Last weeks cabinet shuffle means that Canadians concerned about copyright will be seeing new faces at the federal level.
Last week, The Trudeau Liberal government experienced a cabinet shuffle. The results show that if something, anything, happens on the copyright file, Canadian’s will be seeing a new face associated with that file.
One of the changes affects the minister of Canadian Heritage. This position has had a long history of being associated with the copyright debate because it has been responsible for copyright reform so many times. This portfolio is now being held by Pablo Rodriguez. A brief look at the Wikipedia entry shows the following:
Prior to entering politics, Rodriguez, who has a degree in business administration from the University of Sherbrooke, had worked for over twelve years in the fields of public affairs and management of international projects.
Throughout his career, Rodriguez has dedicated much of his time to humanitarian causes. His work particularly focused on helping developing countries and the eradication of poverty. He was the Vice President of Oxfam Québec from 2000 to 2004.
A government web page doesn’t really offer much else other than his efforts to bring forth issues about climate change. So, it’s quite difficult to get any leanings on the copyright file based on this information.
Another portfolio that can easily affect copyright is the Minister of Industry. In the past, this ministry has had a hand in the copyright debate on numerous occasions. This is one of the portfolio’s that really hasn’t changed as it is still being lead by Navdeep Bains. Currently, the minister in charge is known as the Minister of Innovation, Science and Economic Development. Navdeep Bains has said in the past that he is a supporter of network neutrality. This runs counter to efforts by lobbying organizations who want to see Canada adopt Internet censorship to benefit their corporate interests. So, at the very least, that’s a positive sign.
Another interesting note is the seemingly new Minister for Digital Government. This is being held by Scott Brison. We did some digging around because we weren’t sure what the full responsibilities were for the ministry. We did come across one page which suggests that the ministry is responsible for improving online government services. Unless something changes with the responsibilities, it doesn’t appear that this will affect the copyright debate.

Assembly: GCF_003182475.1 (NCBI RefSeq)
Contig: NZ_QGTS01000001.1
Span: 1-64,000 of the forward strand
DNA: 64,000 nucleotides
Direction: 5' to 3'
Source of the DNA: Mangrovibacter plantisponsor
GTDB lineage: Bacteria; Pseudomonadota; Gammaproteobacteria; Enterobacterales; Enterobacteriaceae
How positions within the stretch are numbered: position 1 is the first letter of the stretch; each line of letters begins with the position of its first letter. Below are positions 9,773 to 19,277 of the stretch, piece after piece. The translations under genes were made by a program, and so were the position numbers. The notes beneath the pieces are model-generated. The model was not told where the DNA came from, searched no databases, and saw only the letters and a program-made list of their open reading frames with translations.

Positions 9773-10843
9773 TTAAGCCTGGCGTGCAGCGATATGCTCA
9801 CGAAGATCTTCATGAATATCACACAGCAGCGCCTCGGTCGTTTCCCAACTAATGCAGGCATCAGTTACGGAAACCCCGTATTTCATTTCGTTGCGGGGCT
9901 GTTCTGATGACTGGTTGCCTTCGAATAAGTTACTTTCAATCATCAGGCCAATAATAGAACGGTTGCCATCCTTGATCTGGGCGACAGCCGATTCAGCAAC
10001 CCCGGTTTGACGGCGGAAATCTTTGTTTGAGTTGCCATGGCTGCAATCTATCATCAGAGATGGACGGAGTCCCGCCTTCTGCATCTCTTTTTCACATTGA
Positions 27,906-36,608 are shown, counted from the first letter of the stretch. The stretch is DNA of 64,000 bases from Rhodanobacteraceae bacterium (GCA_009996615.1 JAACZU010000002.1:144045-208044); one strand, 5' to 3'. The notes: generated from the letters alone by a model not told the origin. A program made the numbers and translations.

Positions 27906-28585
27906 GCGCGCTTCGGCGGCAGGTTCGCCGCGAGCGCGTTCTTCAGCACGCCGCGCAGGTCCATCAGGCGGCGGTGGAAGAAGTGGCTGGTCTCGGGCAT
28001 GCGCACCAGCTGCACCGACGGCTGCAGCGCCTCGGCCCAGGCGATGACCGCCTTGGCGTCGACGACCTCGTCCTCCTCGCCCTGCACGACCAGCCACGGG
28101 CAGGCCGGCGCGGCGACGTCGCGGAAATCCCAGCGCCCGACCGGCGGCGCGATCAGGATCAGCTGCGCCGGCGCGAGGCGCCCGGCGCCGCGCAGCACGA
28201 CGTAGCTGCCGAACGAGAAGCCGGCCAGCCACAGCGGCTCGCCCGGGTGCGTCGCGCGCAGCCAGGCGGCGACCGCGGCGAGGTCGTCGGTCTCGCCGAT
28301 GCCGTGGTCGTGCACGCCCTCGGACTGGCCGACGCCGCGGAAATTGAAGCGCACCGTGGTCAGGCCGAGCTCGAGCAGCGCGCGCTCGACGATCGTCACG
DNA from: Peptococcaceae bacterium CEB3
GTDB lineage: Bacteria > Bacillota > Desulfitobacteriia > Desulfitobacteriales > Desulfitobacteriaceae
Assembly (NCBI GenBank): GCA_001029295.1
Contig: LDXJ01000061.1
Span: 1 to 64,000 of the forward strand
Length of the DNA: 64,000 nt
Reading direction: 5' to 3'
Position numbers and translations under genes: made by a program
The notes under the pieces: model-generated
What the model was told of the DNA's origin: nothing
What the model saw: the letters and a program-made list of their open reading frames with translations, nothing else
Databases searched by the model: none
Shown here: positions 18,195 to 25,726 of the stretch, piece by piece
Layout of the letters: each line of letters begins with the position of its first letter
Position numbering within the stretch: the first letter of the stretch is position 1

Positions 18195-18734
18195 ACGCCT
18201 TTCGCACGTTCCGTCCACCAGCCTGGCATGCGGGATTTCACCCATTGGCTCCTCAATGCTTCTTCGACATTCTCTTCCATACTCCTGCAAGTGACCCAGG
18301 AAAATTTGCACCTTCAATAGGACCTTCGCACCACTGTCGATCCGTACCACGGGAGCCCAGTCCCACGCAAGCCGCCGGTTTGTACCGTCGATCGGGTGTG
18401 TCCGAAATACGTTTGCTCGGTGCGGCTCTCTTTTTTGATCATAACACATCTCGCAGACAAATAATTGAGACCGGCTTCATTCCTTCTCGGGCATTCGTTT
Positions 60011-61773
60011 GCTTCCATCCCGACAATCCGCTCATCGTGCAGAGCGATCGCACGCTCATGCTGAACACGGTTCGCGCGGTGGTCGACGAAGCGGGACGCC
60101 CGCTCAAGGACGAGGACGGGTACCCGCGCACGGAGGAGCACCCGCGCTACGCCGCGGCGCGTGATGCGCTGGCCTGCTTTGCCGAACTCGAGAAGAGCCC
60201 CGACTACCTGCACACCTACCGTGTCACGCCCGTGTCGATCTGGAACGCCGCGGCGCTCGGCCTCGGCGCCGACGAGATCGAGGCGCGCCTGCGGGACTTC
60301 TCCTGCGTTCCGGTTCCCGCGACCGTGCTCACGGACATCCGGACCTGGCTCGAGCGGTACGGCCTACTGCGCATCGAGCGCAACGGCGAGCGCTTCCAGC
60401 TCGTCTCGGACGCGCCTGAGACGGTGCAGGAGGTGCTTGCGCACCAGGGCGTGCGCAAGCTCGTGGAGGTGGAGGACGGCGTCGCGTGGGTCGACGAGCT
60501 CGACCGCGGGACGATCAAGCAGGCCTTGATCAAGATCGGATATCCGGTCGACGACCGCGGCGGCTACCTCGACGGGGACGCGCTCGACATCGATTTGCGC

Currently, there are consultations being held on the copyright file. So, there is movement on these issues, but we are also in the early stages. Of course, one question that could very easily affect things on the copyright debate is when the next election is going to take place. That date is set at October 21, 2019. This is significant because copyright bills have a long history of dying on the order paper. To our knowledge, this has happened at least three times now. In all three cases, those bills would have given the green light for major corporate interests to begin mass litigation of alleged file-sharers.
So, given that history, we know that copyright files tend to move slowly. This is thanks in part due to the fact that if a bad copyright bill is tabled, Canadian’s have protested against them quite passionately. We’ve seen “Pro user zealots” as bumper stickers, mass letter writing campaigns, ministers being swarmed by concerned Canadians during events, anti-fundraisers (think “a balanced meal”), and a whole lot more in the past. So, with copyright consultations only taking place now, it seems more plausible that if there is going to be copyright reform, it’s going to happen after the next election.
As for where copyright consultations are standing right now, Music Canada, which represents major foreign record labels like Sony, Warner, and Universal, is already demanding that the Canadian government implement Internet censorship through copyright legislation. This in spite of the fact that they wound up admitting to the government that legal services are what is causing piracy to “drift away” while answering one of the questions. Where things lead to from there is anyone’s guess, but we do know that there is a lot of lobbying happening right now to get the Canadian government to crack down on the open Internet.
So, really if we get a copyright reform bill before the next election, it would be impressive. A little more than a year is a tight deadline to even table, let alone pass anything. Still, Canadians should be aware that copyright reform is going to happen at some point, even if it isn’t going to happen before the next election. If they want to see something positive early on, now is certainly the time to act.